In which we home-school science: introducing #HomeSci, a social media experiment

Joshua channeling his inner boffin at dress-up time

From this coming Monday in the United Kingdom, all schools are closed due to the COVID-19 pandemic. This means that many parents will be working from home and looking after their children at the same time. And not just looking after them, but having to support their education too. Other countries are or have already faced school closures.

As daunting (and sometimes frightening) as these times are, I have been heartened by how people have banded together to support one another and stay grounded, especially the online community, where we’ve seen everything from virtual choir practices to book groups chats rolling out via screen.

Yesterday on Twitter I was musing about how I might do a weekly scientific experiment with Joshua to keep him engaged with his home-school studies. My dear friend Sally Lowell suggested that we do it as a community: commence weekly experiments on Mondays, and report back on Fridays on Twitter with the results, including plenty of pictures. This would, she reasoned, mimic what happens at school, where kids work together on a project and get to see the outcomes. A number of parents expressed interest, I proposed the hashtag #HomeSci to keep track of everyone, and the idea was officially born!

For our first experiment on Monday 23 March, we decided to do something topical with micro-organisms. Paul Ko Ferrigno suggested the following [with my clarifications in brackets]:

Dissolve a stock cube and a cube of sugar-containing strawberry jelly [warning: this is the British term for Jell-o or gelatine…don’t use jam!] in hot water. Divide between 2 [paper] cupcake holders. Make as many as you want. When set, use moistened earbuds to sample around the house, wash/unwashed hands, swabbing and streaking. [Rub the moistened bud onto your surface of choice, then rub that gently onto the set gelatine as a smear. After a few days, bacterial colonies should grow. They will grow faster in a warm environment. It might help to put them into an enclosed Tupperware container that contains some wet paper towels at the bottom, to keep them moist.] Who can grow the grossest bug?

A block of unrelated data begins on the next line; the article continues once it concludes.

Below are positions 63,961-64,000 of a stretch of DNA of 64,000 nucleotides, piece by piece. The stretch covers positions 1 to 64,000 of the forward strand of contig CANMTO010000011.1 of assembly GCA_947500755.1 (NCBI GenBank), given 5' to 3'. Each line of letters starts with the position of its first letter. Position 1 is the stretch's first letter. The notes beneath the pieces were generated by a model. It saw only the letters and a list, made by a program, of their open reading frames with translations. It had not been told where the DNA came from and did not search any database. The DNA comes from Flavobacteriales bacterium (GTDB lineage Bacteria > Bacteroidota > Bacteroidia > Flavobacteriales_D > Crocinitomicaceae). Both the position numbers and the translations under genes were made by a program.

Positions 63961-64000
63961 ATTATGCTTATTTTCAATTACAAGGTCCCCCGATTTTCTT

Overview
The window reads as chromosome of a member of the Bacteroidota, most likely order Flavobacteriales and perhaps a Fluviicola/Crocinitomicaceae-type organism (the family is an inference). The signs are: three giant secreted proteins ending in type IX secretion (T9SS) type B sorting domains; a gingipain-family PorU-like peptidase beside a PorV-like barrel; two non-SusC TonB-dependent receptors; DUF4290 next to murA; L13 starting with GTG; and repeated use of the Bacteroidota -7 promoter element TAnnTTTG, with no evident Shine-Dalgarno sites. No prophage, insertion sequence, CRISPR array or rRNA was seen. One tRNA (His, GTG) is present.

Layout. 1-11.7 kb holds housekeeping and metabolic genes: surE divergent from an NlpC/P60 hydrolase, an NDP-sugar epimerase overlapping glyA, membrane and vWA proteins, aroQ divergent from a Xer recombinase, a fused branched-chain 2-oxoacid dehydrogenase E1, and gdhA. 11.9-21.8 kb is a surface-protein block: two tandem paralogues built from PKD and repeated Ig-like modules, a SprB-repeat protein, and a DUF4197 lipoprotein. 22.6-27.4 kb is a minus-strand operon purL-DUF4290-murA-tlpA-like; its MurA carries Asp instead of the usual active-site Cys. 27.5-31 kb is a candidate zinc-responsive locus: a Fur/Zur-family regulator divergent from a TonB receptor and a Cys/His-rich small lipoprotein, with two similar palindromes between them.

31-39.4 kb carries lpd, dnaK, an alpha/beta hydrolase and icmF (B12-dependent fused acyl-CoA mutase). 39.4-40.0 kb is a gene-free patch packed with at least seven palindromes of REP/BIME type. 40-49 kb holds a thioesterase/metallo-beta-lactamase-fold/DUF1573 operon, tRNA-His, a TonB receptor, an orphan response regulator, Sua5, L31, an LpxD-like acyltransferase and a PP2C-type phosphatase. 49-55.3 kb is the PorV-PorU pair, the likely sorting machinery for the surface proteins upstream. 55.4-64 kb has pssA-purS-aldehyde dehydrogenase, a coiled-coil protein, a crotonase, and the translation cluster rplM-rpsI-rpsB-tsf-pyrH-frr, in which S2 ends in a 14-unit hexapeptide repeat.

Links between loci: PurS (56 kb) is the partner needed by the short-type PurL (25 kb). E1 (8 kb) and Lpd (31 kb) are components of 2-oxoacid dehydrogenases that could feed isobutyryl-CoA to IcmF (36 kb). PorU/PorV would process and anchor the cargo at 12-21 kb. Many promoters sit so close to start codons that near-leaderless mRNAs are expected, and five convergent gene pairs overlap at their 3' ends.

We all agreed this sounded like great fun, but I was keen to develop something a bit more hypothesis-driven. I’ve written before about how school science seems to be more about facts, figures and description than in learning how to actually ask and answer questions. So with a bit more discussion, we decided that people should choose parameters to test, whatever their child was most interested in: see what grows better if you vary the ingredients of the culture medium. Look at the effect of temperature. See which surfaces in the house are the most bug-ridden. And my personal favourite: determine whether hand-washing can affect whether microorganisms can grow – or whether 20 seconds is better than 10 seconds. Or even better: is the “five second rule” actually a thing?

We will be looking at bacteria, not viruses, but I like the idea of showing Joshua that such interventions really can affect the microbial world, as he’s been hearing so much about the right way to wash hands at school.

Do feel free to join us – the more, the merrier! Leave a comment below if you have any questions or suggestions.

About Jennifer Rohn

Scientist, novelist, rock chick
This entry was posted in Domestic bliss, Joshua, Research, Scientific method, Teaching. Bookmark the permalink.

One Response to In which we home-school science: introducing #HomeSci, a social media experiment

  1. Zoe Adams says:

    Hey Jenny,
    Sally Lowell is an old pal, and she mentioned your plans for home school weekly experiments which I’m very excited about (just excavated some gelatin from the back of the pantry)! I’m going to get in early with my suggestion for a future science project as this one is taking place right now.
    It’s Bee Fly emergence season and every year we at the Dipterists Forum hold Bee Fly Watch They are very charismatic little critters that will easily engage the kids, plus they should be able to identify them without much support from a grown-up. The web-page provides lots of background and explains how to spot Bee Flies and log your records.
    This one does require us to go outside on a nice sunny day so those without a garden will need to talk to the kids about how to do that responsibly in the new-normal.
    If your kid enjoys gruesome facts then investigate what the immature stages of Bee Flies get up to! Otherwise stick with the fluffy adults that just go round being cute and drinking nectar from flowers.
    A suggestion for some hypothesis thinking: show the kids the Bee Fly watch 2020 map as it is now, then show them the NBN atlas map for Bombylius major; ask them to spot any differences and see if they can come up with any good explanations for why the two might be different.
    Happy recording!
    Recommended gruesome reading: What’s eating you? By Nicola Davies ISBN 978-1-4063-1354-3

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